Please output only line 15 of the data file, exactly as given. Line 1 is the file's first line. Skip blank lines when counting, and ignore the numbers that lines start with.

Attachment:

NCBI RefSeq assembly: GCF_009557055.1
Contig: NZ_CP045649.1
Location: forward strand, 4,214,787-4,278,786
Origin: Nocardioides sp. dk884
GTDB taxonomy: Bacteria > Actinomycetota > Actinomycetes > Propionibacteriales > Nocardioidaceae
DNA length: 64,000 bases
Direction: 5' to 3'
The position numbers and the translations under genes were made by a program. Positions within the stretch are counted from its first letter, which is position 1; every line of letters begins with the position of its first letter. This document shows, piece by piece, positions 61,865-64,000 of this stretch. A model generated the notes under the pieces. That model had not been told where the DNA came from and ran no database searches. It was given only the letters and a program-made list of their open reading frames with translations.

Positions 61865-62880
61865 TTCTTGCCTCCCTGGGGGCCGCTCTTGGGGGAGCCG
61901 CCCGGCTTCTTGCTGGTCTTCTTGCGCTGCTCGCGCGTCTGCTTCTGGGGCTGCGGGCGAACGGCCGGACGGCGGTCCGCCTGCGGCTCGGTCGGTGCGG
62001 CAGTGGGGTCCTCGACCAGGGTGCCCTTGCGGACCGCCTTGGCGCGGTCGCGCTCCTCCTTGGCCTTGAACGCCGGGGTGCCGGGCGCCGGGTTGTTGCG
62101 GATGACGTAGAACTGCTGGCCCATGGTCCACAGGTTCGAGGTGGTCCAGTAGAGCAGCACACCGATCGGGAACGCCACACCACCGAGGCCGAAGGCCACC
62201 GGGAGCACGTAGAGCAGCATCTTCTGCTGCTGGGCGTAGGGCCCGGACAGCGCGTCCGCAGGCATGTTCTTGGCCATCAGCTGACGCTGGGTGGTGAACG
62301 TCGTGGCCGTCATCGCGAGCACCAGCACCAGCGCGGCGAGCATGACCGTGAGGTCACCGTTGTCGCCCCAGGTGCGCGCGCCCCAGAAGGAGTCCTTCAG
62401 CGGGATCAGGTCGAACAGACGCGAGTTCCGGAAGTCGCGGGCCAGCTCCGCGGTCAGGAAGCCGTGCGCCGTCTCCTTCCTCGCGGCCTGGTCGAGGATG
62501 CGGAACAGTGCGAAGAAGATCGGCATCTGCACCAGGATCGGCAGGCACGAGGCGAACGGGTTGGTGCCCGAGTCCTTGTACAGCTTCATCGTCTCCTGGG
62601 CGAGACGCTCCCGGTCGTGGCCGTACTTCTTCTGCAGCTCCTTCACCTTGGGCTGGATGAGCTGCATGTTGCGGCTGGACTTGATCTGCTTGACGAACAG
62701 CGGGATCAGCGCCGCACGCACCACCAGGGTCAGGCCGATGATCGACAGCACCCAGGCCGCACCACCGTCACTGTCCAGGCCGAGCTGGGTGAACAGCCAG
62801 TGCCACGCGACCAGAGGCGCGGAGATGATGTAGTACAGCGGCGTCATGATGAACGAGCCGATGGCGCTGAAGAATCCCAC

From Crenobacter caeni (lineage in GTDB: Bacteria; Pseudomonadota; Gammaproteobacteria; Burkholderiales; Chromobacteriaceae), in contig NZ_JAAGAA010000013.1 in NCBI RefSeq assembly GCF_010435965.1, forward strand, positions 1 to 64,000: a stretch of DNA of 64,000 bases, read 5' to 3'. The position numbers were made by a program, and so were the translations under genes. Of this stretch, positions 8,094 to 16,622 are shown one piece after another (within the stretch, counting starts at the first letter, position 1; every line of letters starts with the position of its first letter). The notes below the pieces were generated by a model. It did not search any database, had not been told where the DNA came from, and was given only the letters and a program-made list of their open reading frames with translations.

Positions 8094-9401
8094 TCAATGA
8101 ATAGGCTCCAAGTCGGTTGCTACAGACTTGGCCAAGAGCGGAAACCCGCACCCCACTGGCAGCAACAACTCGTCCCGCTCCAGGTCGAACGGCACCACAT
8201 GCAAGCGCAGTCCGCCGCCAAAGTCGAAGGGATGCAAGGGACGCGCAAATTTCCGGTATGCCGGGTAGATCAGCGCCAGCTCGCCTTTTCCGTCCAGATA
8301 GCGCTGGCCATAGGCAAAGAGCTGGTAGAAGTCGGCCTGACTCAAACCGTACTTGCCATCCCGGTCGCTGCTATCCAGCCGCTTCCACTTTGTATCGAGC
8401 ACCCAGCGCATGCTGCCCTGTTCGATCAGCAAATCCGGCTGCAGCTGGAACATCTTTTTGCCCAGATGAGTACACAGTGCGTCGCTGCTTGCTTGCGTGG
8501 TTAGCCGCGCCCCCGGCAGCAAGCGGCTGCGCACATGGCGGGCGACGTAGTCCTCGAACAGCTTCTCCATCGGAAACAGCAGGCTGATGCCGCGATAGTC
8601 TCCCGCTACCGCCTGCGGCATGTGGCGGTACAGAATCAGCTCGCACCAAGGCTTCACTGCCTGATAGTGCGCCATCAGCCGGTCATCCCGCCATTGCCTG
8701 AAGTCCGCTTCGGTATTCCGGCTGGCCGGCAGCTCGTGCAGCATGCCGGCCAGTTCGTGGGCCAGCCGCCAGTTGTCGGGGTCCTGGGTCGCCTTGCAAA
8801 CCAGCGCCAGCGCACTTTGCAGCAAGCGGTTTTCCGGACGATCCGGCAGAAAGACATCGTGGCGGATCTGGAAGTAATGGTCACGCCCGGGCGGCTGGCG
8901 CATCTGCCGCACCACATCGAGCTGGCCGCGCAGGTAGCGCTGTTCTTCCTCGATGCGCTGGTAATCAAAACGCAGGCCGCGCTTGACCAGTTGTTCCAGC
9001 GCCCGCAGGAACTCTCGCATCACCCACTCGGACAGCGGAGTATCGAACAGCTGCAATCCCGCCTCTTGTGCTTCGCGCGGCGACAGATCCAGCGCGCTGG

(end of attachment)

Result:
62301 TCGTGGCCGTCATCGCGAGCACCAGCACCAGCGCGGCGAGCATGACCGTGAGGTCACCGTTGTCGCCCCAGGTGCGCGCGCCCCAGAAGGAGTCCTTCAG